Haitian Opportunities Post-Earthquake (HOPE)
Supporting Recovery Efforts Through Increased Food Security
The devastating earthquake that hit Haiti on January 12, 2010, was centered about 10 miles west of Port-au-Prince; roughly half of the Southeast Department of Haiti is in the same impact radius as the capital. Already a food-insecure area, communities in the Southeast Department faced damage to infrastructure and property and farmers have less money to purchase essentials such as food, fuel, seeds and other agricultural inputs. Over 500,000 people fled the Port-au-Prince area to live with relatives in rural areas, including the Southeast Department.
This influx of internally displaced persons (IDPs) increased pressure on already-limited local food supplies, housing, water and sanitation facilities, and medical services. In the Southeast Department, health facilities were damaged, thousands of homes and businesses were destroyed, and many communities lost access to clean drinking water as the earthquake shifted the local aquifer. Even in areas that did not suffer direct damage, people struggled with high prices and fuel shortages.
In April of 2010, the Office of Foreign Disaster Assistance (OFDA) awarded ACDI/VOCA funding to work with earthquake-affected populations in Haiti to help them improve their food security, health and livelihoods. ACDI/VOCA’s program, Haitian Opportunities Post-Earthquake (HOPE), addressed the short- and medium-term needs of ACDI/VOCA’s area of operation in the Southeast Department. ACDI/VOCA designed the program and prioritized interventions based on the findings of rapid needs assessments and discussions with key government officials, donors and other local stakeholders. ACDI/VOCA drew upon its two years of operational experience implementing agricultural production, health, nutrition, water and sanitation interventions in the Southeast Department and the feedback of our national technical staff and local partner, Bureau de Nutrition et Developpment (BND).
ACDI/VOCA implemented activities in four main sectors:
Agriculture and Food Security
The project expanded the USAID Title II-funded Seed Multiplication Program, provided tools and other inputs to affected farmers and IDPs, and sensitized targeted household members with existing USAID Title II-funded training materials on the nutritional value of fruit and vegetable consumption.
Economic Recovery and Market Systems
The project used cash-for-work (CFW) to promote and restore livelihoods, strengthen community agricultural systems and increase the level of disaster preparedness.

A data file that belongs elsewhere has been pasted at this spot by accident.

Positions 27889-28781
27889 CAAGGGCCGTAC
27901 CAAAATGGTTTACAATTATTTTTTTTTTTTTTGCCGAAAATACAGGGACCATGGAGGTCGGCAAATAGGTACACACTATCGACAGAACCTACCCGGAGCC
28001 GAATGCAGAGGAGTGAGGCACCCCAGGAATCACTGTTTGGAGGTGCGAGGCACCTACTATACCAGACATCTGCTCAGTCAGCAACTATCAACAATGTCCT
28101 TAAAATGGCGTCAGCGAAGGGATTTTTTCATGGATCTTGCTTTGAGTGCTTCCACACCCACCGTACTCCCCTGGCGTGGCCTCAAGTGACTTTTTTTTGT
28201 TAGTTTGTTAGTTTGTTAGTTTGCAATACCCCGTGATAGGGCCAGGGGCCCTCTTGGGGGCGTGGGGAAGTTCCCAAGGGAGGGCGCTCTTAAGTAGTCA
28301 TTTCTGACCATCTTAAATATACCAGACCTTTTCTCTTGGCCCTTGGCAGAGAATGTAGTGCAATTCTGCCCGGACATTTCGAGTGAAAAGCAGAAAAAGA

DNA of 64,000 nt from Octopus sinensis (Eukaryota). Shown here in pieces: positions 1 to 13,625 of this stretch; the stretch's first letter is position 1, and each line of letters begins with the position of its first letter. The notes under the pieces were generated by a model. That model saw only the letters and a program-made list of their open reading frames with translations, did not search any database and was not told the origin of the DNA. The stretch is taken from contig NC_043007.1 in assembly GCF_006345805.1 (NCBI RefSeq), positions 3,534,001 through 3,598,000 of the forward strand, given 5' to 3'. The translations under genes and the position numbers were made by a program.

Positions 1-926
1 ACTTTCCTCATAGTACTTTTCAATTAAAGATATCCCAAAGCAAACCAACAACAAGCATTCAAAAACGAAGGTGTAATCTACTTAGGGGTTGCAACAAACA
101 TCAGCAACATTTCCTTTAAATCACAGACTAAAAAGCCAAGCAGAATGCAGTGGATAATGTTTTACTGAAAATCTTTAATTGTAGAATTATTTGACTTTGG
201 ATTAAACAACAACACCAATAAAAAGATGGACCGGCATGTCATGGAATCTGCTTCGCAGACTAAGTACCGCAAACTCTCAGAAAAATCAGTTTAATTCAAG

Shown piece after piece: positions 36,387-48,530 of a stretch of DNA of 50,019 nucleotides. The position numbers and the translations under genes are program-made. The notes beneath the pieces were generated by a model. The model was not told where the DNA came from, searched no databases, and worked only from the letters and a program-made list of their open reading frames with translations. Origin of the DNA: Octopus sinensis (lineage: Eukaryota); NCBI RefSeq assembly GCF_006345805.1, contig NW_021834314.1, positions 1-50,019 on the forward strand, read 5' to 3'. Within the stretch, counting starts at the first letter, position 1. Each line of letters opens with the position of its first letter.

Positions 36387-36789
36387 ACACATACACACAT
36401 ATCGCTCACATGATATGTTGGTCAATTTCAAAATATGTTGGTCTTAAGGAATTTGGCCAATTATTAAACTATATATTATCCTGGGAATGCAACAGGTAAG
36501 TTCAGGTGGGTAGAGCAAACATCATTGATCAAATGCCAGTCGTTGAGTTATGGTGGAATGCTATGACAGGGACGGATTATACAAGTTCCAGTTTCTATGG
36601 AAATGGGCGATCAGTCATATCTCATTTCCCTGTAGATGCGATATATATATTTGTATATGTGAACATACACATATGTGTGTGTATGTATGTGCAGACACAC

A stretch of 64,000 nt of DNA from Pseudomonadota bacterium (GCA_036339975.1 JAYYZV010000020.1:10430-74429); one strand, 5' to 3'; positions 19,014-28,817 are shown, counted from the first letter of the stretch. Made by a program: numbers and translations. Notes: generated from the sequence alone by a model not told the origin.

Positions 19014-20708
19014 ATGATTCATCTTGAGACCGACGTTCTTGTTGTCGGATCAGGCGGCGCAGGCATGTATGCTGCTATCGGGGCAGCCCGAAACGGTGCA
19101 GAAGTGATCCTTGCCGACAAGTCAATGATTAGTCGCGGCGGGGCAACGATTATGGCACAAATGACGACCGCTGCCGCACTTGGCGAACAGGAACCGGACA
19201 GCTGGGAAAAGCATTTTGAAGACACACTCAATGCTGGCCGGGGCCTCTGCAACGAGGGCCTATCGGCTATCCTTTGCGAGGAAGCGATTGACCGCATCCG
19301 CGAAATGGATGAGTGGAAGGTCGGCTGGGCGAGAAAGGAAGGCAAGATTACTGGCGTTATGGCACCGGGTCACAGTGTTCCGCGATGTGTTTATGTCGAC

The project identified training needs in health facilities in the Southeast Department and provided appropriate refresher trainings on treatment, diagnosis and screening to health workers and Ministry of Health staff in affected areas.
Water, Sanitation and Hygiene (WASH)
ACDI/VOCA and its partners addressed the diminished access to clean water and proper sanitation facilities due to the effects of the earthquake in the Southeast Department. This included the Côtes-de-Fer camp of displaced persons, as well as areas that sustained more damage from the earthquake and communities with high numbers of IDPs. ACDI/VOCA and its partners provided latrines and conducted hygiene promotion activities in Côtes-de-Fer and repaired fresh water springs damaged by the earthquake in Côtes-de-Fer, Bainet and La Vallée. In addition, ACDI/VOCA distributed jerry cans and cups to people accessing the repaired springs and educated them on proper storage of drinking water to decrease the rate of diarrhea caused by contaminated water.
ACDI/VOCA worked closely with the Ministry of Agriculture and established farming associations to contribute to the overall agricultural strategy for the Southeast Department and ensure that ACDI/VOCA’s emergency response and livelihood recovery activities continue to support this strategy. Seed multiplication sites continued to supply the department with improved seeds after the project ended. ACDI/VOCA promoted diversification of crops and establishment of home gardens, while ensuring that beneficiaries understood the nutritional basis of the crops and gardens and used them for their own food security needs then and in the future.
Temporary employment projects were phased out slowly to allow beneficiaries to find new sources of income once the program ended. The completed CFW projects were designed to improve agricultural production through better soil management and irrigation, rehabilitation of secondary roads, and disaster preparedness against hurricane damage, all of which had a lasting impact on the recipient communities.